Shop Native Gift Guide by Thread Spun featuring photography by Munoa Dyer - shown here with her Sweetgrass leather bag also featured in this Buy Native guide

Shop Native-Owned and Made: 10 American Indian Businesses We Love to Support

Each November since 1990, the United States government celebrates Native American Indian Heritage Month. It is ironic given the cultural significance in non-Native American culture of "Thanksgiving", yet it is perfectly logical in this country given our very American commitment to cognitive dissonance. Here, we fetishize freedom and paint ourselves as defenders of democracy. And yet, we reside on stolen land gained through broken agreements, murder, and forced relocation and assimilation of millions of people, resulting in inter-generational trauma that continues to be far-reaching and deadly to American Indians throughout the country. And so, we celebrate Native American Indian Heritage Month alongside "Thanksgiving".

Despite the best efforts of this nation's government, and in spite of the genocide of Native people and centuries of systemic discrimination and disenfranchisement, Native people continue their long and rich history on this land. Their accomplishments, distinct and unique cultures, and contributions persist. Native art is venerated, its contributions undeniable and profound. Native people and voices remain, as they have since time immemorial, and as they will continue to do.

Photography by Alexis Munoa Dyer: Thread Spun Shop-Native Gift Guide

Photography by Alexis Munoa Dyer

I, Heidi - owner of this shop, reside in Panáa’o, in the shared homelands of the Kumeyaay and Payómkawichum Nations. Both Nations consist of several sovereign governments and Peoples. We forever honor the all bands and homelands of the Payómkawichum and the Kumeyaay. You may know this area as Encinitas, California. The more I learn about those who have stewarded this land forever, the Payómkawichum and the Kumeyaay, all Indigenous peoples, the greater the respect I have, the greater the appreciation, and yet too, the greater the shame and sense of personal responsibility. And, this is okay. This is a part of your very human journey. Your humanity is dependent upon your ability to feel all the feelings and hold complexity in the human experience. Last year this time, in a blog, I wrote:

We are approaching the celebration of the myth of Thanksgiving. This day falls within Native American Heritage Month and is celebrated on land that was stolen from people my own ancestors brutalized, from human beings who continue to be brutalized to this day. As a white woman of European descent living in America, I am complicit with this violence, and I feel shame and embarrassment and heaviness and empathy and sadness. But just because we feel does not mean we should run away from. Because we feel we must look deeper and examine so much of what we have been taught, and of what we believe. 

While I recognize the importance of gratitude in life and of time spent with loved ones, doing so based upon a false narrative that continues to perpetuate violence and deny reality is a horribly flawed, destructive and harmful practice. Instead of giving thanks for a violent and brutal history, for willful ignorance, I choose to sit in the discomfort of our place within it. I choose gratitude for {Native voices} and the truths graciously share{d} with us...despite the complication and despite the pain. We forever honor the Pechanga band, the Luiseño people, the Payómkawichum. We honor all Native and Indigenous peoples beyond all man-made and arbitrary borders around the world. We vow to be humble, to be open to change, to be willing to learn and grow from mistakes and to commit to what needs to be done in honor of our shared humanity with all of earth's peoples.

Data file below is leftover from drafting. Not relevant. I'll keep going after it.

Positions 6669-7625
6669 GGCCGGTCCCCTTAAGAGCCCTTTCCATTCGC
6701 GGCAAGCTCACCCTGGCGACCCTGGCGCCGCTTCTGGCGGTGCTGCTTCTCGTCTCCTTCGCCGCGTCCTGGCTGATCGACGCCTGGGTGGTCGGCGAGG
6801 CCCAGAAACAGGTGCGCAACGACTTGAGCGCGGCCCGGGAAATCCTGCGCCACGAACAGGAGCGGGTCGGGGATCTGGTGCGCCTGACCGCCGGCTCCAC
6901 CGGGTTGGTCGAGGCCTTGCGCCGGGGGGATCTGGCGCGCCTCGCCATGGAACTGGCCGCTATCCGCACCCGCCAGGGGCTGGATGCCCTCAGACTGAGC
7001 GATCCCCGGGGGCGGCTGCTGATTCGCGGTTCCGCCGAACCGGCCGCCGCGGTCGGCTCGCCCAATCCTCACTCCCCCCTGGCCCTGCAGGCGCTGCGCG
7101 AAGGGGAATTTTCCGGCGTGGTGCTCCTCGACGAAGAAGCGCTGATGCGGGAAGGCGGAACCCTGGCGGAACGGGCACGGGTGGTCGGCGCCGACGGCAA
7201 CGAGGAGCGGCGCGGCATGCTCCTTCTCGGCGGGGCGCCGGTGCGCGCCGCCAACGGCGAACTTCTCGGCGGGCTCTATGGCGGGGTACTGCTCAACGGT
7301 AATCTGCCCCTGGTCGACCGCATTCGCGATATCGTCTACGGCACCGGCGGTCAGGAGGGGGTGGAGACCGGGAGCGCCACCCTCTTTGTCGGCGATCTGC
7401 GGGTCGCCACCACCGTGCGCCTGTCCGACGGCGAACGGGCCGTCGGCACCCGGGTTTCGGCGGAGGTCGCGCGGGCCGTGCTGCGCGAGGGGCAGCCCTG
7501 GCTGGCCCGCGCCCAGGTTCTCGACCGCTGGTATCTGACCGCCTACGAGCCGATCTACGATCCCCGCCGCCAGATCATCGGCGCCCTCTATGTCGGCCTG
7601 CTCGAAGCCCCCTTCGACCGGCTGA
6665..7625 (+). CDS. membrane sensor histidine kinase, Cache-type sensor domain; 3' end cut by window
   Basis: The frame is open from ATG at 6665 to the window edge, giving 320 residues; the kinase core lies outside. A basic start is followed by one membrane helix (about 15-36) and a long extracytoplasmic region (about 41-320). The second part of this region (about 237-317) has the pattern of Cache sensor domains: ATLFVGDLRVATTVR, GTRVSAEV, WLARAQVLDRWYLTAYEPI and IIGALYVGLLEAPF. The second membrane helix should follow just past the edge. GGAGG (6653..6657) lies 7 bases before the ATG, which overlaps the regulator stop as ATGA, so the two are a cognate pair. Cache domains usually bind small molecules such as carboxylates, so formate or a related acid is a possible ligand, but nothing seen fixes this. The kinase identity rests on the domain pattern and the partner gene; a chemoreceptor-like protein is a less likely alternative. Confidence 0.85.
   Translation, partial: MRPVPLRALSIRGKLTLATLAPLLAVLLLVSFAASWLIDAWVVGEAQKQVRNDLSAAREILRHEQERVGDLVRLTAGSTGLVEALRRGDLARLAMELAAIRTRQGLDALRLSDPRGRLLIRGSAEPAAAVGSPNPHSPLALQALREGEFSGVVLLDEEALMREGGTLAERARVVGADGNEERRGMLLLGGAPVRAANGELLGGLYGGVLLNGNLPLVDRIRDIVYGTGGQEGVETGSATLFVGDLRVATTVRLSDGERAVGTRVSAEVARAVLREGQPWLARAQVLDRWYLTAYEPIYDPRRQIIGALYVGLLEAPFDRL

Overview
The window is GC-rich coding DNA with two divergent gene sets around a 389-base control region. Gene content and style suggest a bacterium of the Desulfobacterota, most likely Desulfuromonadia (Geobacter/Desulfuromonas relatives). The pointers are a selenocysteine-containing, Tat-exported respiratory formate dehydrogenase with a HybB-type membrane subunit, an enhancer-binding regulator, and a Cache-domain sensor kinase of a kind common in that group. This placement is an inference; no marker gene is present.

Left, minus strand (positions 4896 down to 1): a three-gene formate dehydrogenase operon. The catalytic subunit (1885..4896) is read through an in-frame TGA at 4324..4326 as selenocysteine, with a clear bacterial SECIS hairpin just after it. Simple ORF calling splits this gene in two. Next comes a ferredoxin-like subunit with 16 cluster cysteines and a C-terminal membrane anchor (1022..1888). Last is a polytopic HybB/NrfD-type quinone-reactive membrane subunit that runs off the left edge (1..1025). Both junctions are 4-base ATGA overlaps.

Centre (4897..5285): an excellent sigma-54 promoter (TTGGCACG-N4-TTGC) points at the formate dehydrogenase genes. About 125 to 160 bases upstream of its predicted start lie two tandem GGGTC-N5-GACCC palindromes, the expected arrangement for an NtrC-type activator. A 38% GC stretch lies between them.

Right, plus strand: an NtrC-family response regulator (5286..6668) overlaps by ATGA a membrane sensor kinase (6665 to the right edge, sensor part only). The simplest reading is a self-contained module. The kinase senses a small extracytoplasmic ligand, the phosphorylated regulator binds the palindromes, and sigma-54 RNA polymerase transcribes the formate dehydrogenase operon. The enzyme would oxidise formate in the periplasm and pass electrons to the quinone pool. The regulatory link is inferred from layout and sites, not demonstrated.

When considering your own (re)education about the myth of Thanksgiving, when learning about American Indian Heritage, when considering federal and state policies, please research, and read and *listen* to Native voices. There are countless resources available that come directly from the hearts, minds and mouths of Native people. Prioritize these. Here is one (an interview with our friend and muse, Alexis Munoa Dyer) that will connect you with many others. Give to mutual aid funds and charities led by Native people working on issues identified by Native people. Use your voice to speak to your representatives. Speak to your family and friends. Acknowledge harm and pain, hold it tight, and know that it will hurt - but that pain can also be transformative. For you and for the people around you. And lastly, a beautiful and timely way to support Native Americans: shop Native-owned and made this holiday season and every season.

A note on the term, "Native-inspired": you might have come across art pieces or products labeled as "Native-inspired", but these *are not* made by Native artists. “Native-inspired” means traditional Native designs have been appropriated by a non-Native person or business. This is exploitative, harmful, and morally reprehensible. Instead, seek out Native-owned businesses, and Native-made products. Many design and create products that are designed for everyone, including non-Native people, to purchase and use. Some Indigenous-made art and products are designed *only* for Native people, please refrain from buying these items.

Without further ado, and in no particular order, ten of our favorite Native-Owned and Made Brands to source beautiful and unique goods and gifts made by Indigenous peoples year-round.

Wild Lobo

Wild Lobo Native-Made Turquoise Jewelry | Thread Spun Gift Guide

Wild Lobo is owned by Elise Lopez, a self-taught Yaqui and Raramurí metal artist living in Colorado. Inspired by her grandfather's handmade silver creations, Elise finds that silversmithing comes to her naturally, and is guided by her ancestors. The beauty of this story aligns with the beauty of Wild Lobo jewelry, which features turquoise and other stones set by hand in silver. Elise carefully selects each stone and her Native-made rings, bracelets, necklaces and more are all unique. They're so beloved that her site is typically "Sold Out", and you'll have to follow along with her on Instagram and Patreon to be notified of the next drop. Trust us, it's more than worth your while to gift yourself or someone you love with Wild Lobo jewelry.

Urban Native Era

You Are On Native Land Beanie by Urban Native Era | Thread Spun Gift Guide